Lila Tyng (Hotz) (1899 - 1999)

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Birthdate:
Birthplace: Chicago, Cook, Illinois, United States
Death: Died
Managed by: Vance Barrett Mathis
Last Updated:
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About Lila Tyng (Hotz)

Preferred citation for publication:

http://oasis.lib.harvard.edu/oasis/deliver/~sch01185

Lila Hotz Luce Tyng Papers, 1899-1999; item description, dates. 2007-M161, box #, folder #. Schlesinger Library, Radcliffe Institute, Harvard University, Cambridge, Mass. BIOGRAPHY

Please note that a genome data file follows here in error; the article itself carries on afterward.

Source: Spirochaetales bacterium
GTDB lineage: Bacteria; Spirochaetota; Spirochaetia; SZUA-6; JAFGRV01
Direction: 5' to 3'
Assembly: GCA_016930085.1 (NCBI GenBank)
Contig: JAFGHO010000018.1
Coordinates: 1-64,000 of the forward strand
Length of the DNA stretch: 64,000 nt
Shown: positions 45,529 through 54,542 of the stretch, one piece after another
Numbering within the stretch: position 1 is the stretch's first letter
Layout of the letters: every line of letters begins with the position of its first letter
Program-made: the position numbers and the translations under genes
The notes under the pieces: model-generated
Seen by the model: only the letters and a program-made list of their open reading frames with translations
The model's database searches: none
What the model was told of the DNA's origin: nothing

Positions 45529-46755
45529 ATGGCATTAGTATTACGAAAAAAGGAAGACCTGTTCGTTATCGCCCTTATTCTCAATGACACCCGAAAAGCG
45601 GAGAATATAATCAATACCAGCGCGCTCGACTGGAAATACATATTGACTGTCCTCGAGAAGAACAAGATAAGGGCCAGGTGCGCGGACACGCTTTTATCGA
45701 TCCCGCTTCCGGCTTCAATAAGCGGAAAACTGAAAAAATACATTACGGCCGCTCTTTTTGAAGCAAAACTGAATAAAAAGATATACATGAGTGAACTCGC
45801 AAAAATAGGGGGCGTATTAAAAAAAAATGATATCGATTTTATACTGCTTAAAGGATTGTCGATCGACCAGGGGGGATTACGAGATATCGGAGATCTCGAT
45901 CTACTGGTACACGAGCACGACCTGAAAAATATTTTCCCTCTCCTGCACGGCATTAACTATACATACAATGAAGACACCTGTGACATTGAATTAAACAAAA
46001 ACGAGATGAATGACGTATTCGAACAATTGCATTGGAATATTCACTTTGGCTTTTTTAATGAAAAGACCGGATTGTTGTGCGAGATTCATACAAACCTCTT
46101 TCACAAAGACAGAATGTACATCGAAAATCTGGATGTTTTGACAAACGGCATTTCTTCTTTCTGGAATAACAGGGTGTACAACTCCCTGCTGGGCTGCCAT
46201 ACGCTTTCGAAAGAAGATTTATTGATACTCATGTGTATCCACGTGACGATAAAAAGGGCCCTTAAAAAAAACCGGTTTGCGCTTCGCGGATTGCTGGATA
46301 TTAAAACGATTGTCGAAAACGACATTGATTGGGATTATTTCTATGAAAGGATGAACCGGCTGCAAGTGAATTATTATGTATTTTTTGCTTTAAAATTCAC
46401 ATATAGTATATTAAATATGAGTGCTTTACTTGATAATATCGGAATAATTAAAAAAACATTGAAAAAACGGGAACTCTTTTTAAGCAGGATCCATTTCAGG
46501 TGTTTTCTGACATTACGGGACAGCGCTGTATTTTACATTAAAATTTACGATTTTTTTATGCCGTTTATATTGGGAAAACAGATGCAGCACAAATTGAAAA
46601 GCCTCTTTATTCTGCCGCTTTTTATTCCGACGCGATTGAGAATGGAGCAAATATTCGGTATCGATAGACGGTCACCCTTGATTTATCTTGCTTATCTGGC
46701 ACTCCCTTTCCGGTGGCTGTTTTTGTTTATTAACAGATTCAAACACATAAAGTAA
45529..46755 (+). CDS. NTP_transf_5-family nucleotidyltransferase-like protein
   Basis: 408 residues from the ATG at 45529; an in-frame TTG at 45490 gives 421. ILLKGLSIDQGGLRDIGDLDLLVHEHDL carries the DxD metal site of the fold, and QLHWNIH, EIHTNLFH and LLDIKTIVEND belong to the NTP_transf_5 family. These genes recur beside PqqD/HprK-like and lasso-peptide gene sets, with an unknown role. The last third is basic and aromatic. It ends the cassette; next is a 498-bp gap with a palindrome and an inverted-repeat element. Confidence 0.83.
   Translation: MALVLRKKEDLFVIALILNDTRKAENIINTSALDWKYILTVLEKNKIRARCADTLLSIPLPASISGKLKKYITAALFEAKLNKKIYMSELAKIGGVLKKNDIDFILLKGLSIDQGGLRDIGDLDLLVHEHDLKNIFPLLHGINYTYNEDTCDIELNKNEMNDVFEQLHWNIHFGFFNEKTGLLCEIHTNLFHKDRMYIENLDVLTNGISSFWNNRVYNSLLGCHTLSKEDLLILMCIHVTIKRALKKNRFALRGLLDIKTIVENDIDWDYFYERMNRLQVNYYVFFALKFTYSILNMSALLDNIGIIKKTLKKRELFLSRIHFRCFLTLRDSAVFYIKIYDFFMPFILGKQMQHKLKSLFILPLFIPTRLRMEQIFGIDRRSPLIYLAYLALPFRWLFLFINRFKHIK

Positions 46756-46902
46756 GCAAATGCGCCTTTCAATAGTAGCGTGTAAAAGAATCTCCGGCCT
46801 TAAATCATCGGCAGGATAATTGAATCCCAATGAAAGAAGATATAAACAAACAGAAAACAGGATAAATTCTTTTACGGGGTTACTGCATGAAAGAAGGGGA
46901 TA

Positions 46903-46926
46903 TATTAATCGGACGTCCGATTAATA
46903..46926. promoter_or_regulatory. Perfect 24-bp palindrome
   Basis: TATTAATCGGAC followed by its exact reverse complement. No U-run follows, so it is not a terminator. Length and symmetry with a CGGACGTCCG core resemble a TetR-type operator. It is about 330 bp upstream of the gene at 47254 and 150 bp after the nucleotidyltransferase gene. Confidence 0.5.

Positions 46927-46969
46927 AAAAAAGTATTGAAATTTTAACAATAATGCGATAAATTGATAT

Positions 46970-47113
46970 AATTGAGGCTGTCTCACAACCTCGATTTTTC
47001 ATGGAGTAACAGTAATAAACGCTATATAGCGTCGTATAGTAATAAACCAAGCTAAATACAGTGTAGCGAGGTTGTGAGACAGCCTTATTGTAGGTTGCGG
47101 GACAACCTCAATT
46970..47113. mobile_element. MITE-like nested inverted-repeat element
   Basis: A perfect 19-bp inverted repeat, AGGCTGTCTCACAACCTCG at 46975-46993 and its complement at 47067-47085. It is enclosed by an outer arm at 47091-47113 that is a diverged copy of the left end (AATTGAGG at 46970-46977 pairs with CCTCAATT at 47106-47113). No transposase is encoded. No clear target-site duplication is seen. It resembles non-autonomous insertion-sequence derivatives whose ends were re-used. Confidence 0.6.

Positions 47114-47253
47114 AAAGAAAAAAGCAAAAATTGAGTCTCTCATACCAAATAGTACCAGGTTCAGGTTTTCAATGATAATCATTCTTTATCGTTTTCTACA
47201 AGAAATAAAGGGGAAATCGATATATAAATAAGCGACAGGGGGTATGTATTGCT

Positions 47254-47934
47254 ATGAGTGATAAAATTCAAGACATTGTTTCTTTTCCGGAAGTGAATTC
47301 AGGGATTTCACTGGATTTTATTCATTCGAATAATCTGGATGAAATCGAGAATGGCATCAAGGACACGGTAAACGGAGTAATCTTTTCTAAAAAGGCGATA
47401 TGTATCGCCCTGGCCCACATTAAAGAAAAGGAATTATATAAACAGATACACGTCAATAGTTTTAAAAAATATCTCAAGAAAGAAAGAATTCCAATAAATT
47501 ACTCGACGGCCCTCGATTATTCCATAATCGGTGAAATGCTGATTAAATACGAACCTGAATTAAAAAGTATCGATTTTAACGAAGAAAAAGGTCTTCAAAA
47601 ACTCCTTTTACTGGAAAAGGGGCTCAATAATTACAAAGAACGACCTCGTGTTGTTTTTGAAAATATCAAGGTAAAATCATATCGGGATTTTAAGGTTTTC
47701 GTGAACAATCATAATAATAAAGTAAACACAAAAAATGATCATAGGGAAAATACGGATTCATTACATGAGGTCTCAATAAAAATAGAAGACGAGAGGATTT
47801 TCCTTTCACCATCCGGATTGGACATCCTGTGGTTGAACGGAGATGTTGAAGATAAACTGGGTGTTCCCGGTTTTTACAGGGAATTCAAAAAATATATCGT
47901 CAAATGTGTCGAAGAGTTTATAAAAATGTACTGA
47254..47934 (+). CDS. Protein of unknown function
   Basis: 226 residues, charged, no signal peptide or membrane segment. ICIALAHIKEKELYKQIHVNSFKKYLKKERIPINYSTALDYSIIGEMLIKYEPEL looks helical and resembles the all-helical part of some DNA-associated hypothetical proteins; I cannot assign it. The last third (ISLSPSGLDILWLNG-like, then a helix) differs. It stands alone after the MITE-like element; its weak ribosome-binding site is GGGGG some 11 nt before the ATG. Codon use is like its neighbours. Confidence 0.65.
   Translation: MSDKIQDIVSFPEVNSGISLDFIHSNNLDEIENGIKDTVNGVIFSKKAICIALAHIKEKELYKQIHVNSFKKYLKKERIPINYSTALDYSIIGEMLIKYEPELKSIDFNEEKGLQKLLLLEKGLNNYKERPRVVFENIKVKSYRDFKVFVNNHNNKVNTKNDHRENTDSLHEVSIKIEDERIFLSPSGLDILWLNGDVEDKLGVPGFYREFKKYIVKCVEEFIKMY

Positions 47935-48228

Lila Ross Hotz was born 26 March 1899 in Chicago to Lila Frances Ross/Hotz and Robert Schuttler Hotz, Sr. She attended Miss Spence’s School in New York City 1914-1918. The mother and daughter were extremely close. “Muddie,” as Lila called her mother, lived with Lila from about 1950 until her death in 1964. Lila’s father died young. When he was on his deathbed in the summer of 1918, the year she graduated from Spence, she came home and enrolled at the Moser school, learning the practical skills of typing and shorthand. After his death on 25 Aug 1918, she slowly stopped writing in the diary she had kept so exuberantly for years, and for three weeks it is blank. After her father’s death, her mother married Frederick T. Haskell. Lila married Henry Robinson Luce (HRL) on 22 December 1923; they were divorced in September 1935. They had two sons: Henry Luce, b. 28 April 1925, and Peter Paul Luce, b. 18 May 1929. During the marriage HRL was a founder of TIME and Fortune magazines. In 1935 HRL contracted to have a beautiful French-chateau style home built on a large estate in Gladstone, New Jersey. It was named Lu Shan – Chinese for “Luce Mountain” -- at the suggestion of HRL’s father, Henry Winters Luce, (HWL) who, with his wife Elizabeth Root Luce (ERL), spent many years in China. HRL apparently never lived at Lu Shan; he and Clare Boothe Brokaw married in November of 1935. For many years Lila’s habit was to spend the week in New York at her Park Avenue apartment and the weekend at Lu Shan, where her sons lived when they were not at boarding school. Lu Shan was not only an elegant home staffed to care for the family; for years it was a fully staffed working farm, as is witnessed by a newspaper article ca. 1940 on the extremely productive Lu Shan dairy cows. In 1939 Lila married Sewell Tyng, a staff attorney for then governor of New York, Thomas Dewey. They lived in Ecuador, where Tyng had business interests, for most of 1939-41. In 1943, she divorced Tyng, but she kept his name for the rest of her life. Lila lived primarily at Lu Shan in later years, maintaining her travels and social life and entertaining her many guests with elan and energy. Lila Tyng was a socialite; her time, energy and money went into the enjoyment of her own social life and into work for the benefit of others. A poet, a ballroom dancer, and a world traveler from her early years, she was always a great lover of life. With her irrepressible spirit, no matter what curves life threw her, she seemed to make a quick and buoyant recovery. In the twenty-eight boxes of correspondence, notes, poems and stories here, written over the span of eighty-five years, the most diligent searcher will be hard pressed to find a bitter or angry word. Lila Tyng maintained friendly relations with her ex-husbands. She even seems somehow to have accepted HRL’s dilemma when he fell for “the other woman,” Clare Boothe. HRL fulfilled his responsibility to her and the boys in the way that he could: by providing for them handsomely. Lila, for her part, maintained a great affection for HRL throughout his life (he died in 1967), corresponding with him and saving souvenirs of his astounding and repeated successes. He thanked her not long before his death for her consideration of CBL and for having “never fanned the flames of gossip.” Lila maintained cordial if limited communication with CBL, who died in 1987, and continued to admire and respect HRL’s memory until her own death in 1999. SCOPE AND CONTENT